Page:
While not all Catholic high schools in the Archdiocese have a formal summer reading program, all schools try to impress on students the importance of summer reading. Norfolk Catholic High School, for example, encourages its students to take advantage of the resources and activities promoted through the Norfolk Public Library.

Summer reading programs are just one of the many ways that Catholic school awakens greatness in its students all through the year.

Marian High School English department has developed a summer reading program and theme around reading with the #MarianReads. The program allows students to join in conversations via the # before entering the classroom this fall.  A website dedicated to the summer reading program provides downloadable instructions on how to annotate books.  When students return to school this fall each class will gather for a class breakfast, book talk, and conversation.  Two book authors, a Creighton University professor and a public official have been invited to lead book talks with each class. 

“Reading great literature is the cornerstone of a Marian education,” said Susie Sisson, Chair of Marian High School’s English Department. “It is the goal of the Marian English department to provide a plethora of opportunities for our students to engage actively with classical and contemporary works of literature, both during the school year and during summer break.

“In the words of F. Scott Fitzgerald: ‘That is part of the beauty of all literature. You discover that your longings are universal longings, that you’re not lonely and isolated from anyone. You belong.’ Through the Summer Reading Program, Marian students will read popular and engaging works of literature. By participating in classroom discussions and other projects, they will develop the skills necessary for life-long learning, and they will become part of Marian’s community of readers.”

Whether required or not, reading is always in a student’s best interest. This is especially true today when high schoolers are spending more and more time on their electronic devices. Parents who put down their smartphones and shut their laptops can help encourage summer reading, as well. When children see their parents enjoying a good book, it sets a wonderful example and encourages a lifelong love of reading.

What follows is a list of books area Catholic high school students are reading this summer.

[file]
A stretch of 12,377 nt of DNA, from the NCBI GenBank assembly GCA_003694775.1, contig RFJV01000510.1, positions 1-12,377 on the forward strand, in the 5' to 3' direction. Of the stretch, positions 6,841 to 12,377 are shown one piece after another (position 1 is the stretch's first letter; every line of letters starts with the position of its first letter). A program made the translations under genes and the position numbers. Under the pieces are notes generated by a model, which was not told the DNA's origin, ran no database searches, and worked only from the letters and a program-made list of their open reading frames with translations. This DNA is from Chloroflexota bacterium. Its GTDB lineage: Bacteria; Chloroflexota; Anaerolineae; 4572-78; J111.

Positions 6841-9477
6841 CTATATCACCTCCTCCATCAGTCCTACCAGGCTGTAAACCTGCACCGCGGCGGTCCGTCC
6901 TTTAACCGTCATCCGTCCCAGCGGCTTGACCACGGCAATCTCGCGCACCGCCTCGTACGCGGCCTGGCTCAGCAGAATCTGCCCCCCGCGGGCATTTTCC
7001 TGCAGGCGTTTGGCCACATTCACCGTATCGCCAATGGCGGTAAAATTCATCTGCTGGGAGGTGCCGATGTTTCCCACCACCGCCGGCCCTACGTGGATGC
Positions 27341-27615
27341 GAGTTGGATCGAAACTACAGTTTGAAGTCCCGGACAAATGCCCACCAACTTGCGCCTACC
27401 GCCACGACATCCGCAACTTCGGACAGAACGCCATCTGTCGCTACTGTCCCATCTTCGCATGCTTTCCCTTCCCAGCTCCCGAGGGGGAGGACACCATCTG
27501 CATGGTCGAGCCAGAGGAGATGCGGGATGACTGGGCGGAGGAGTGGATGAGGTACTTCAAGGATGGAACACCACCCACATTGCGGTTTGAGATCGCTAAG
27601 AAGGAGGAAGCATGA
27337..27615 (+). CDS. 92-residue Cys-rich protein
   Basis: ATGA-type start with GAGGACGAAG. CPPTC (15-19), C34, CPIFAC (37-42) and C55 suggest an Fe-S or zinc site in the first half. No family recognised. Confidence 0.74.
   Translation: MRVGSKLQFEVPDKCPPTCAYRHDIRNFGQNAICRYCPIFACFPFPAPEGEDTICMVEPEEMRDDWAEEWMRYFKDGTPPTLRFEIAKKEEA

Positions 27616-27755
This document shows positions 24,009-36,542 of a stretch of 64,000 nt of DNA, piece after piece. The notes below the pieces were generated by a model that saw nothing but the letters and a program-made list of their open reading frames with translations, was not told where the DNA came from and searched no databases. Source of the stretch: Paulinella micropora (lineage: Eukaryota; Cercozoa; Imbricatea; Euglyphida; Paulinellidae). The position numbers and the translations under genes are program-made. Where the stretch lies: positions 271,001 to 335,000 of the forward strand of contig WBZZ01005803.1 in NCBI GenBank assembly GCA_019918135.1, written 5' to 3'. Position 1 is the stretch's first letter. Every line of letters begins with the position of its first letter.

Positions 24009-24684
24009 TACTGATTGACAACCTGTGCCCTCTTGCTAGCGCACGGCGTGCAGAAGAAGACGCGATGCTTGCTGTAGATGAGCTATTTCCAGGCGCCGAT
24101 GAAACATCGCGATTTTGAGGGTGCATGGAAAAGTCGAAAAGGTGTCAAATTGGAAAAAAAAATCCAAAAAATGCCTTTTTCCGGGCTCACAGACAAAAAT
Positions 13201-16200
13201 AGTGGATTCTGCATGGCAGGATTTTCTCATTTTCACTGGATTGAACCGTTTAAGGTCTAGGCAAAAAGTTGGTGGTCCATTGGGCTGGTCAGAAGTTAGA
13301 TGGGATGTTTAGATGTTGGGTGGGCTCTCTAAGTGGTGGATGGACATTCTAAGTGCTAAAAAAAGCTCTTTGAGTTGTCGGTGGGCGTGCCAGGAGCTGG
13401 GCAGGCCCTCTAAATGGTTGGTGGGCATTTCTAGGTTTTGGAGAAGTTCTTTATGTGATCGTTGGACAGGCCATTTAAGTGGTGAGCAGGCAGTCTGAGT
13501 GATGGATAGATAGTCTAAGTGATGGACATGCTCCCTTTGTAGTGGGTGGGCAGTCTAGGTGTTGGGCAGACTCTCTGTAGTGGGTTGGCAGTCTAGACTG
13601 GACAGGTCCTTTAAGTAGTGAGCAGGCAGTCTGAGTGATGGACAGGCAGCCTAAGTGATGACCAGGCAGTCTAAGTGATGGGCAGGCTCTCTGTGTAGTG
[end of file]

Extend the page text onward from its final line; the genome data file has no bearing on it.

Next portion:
The Archdiocese of Omaha requests that each school be responsible for its summer reading book selections.

Creighton Prep

All School Read: Miss Peregrine's Home for Peculiar Children by Ransom Riggs 

Duchesne Academy

All School Read: In Defense of Food by Michael Pollan

9th Grade: To Kill a Mockingbird by Harper Lee

10th Grade: The Iliad translated by W.H.D. Rouse

11th Grade: Catcher in the Rye by J.D. Salinger

11th Grade Honors: Catcher in the Rye by J.D. Salinger; Fahrenheit 451 by Ray Bradbury

12th Grade: The Book Thief by Markus Zusak

12th Grade Honors:  A Prayer for Owen Meany by John Irving

12th AP English:  A Prayer for Owen Meany by John Irving


10th Grade: The Taming of the Shrew by William Shakespeare + individually assigned Renaissance topics to research

11th Grade: How to Read Literature Like a Professor by Thomas C. Foster; The Crucible by Arthur Miller

12th Grade: Jane Eyre by Charlotte Bronte


9th Grade: The Summer I Saved the World…in 65 Days by Michele Weber Hurwitz

10th Grade: Belzhar by Meg Wolitzer

11th Grade: Code Name Verity by Elizabeth Wein

12th Grade: Peace Like a River by Leif Enger

9th Grade Honors Composition and Literature: Pears on a Willow Tree by Leslie Pietrzyk

10th Grade Honors American Literature: The House on Mango Street by Sandra Cisneros

11th Grade H/AP English Literature: The Curious Incident of the Dog in the Night-Time by
Mark Haddon

12th Grade H/AP English Language: The Overachievers: The Secret Lives of Driven Kids by
Alexandra Robbins

12th Grade Honors World Literature: Left to Tell: Discovering God Amidst the Rwandan
Holocaust by Immaculee Ilibagiza

Access how to annotate a book here:


Freshman English: Ties that Bind, Ties that Break by Lensey Namioka (General, Regular); Little Women by Louisa May Alcott (Honors)

Sophomore English: The Life of Pi by Yann Martel (Regular, Honors)

Junior English: Challenging Books List (see below; Regular, Honors)

Senior English: The Book Thief by Markus Zusak (Regular, Honors)

AP English Language and Composition (11): To Kill a Mockingbird Mockingbird: A Portrait of Harper Lee by Charles J. Shields

AP English Literature and Composition (12): The Color Purple by Alice Walker; The Awakening by Kate Chopin ; How to Read Literature Like a Professor by Thomas C. Foster

Challenging Book List:

Eleanor and Park by Rainbow Rowell

Go Ask Alice by Anonymous

I’ll Give You the Sun by Jandy Nelson

Looking for Alaska by John Green

Me, Earl, and the Dying Girl by Jesse Andrews

Speak by Laurie Halse Anderson

The Absolutely True Diary of a Part-Time Indian by Sherman Alexie

The Curious Incident of the Dog in the Nighttime by Mark Haddon

The Diary of a Young Girl by Anne Frank

The Perks of Being a Wallflower by Stephen Chbosky

The Spectacular Now by Tim Tharp

Thirteen Reasons Why by Jay Asher

Tiger Eyes by Judy Blume


Honors English 10: The Scarlet Letter by Nathaniel Hawthorne

Honors English 11: 1984 by George Orwell

AP/DC World Literature 12: Frankenstein by Mary Shelley


College Prep English 9: O Pioneers! by Willa Cather

Honors English 9: O Pioneers! by Willa Cather; Little Women by Louisa May Alcott

World Literature: All But My Life by Gerda Weissman Klein 

Honors World Literature: All But My Life by Gerda Weissmann Klein; Bless Me, Ultima by Rudolfo Anaya

American Literature: Horsecatcher by Mari Sandoz

Honors American Literature: My Antonia by Willa Cather

Senior English: Neverwhere by Neil Gaiman

AP Lit and Comp: Silas Marner by George Eliot; Grapes of Wrath by John Steinbeck


Catholic School Awaken Greatness
Archdiocese FacebookArchdiocese TwitterArchdiocese YouTubeArchdiocese Instagram

The Archdiocese of Omaha Schools admit students of any race, color and national or ethnic origin.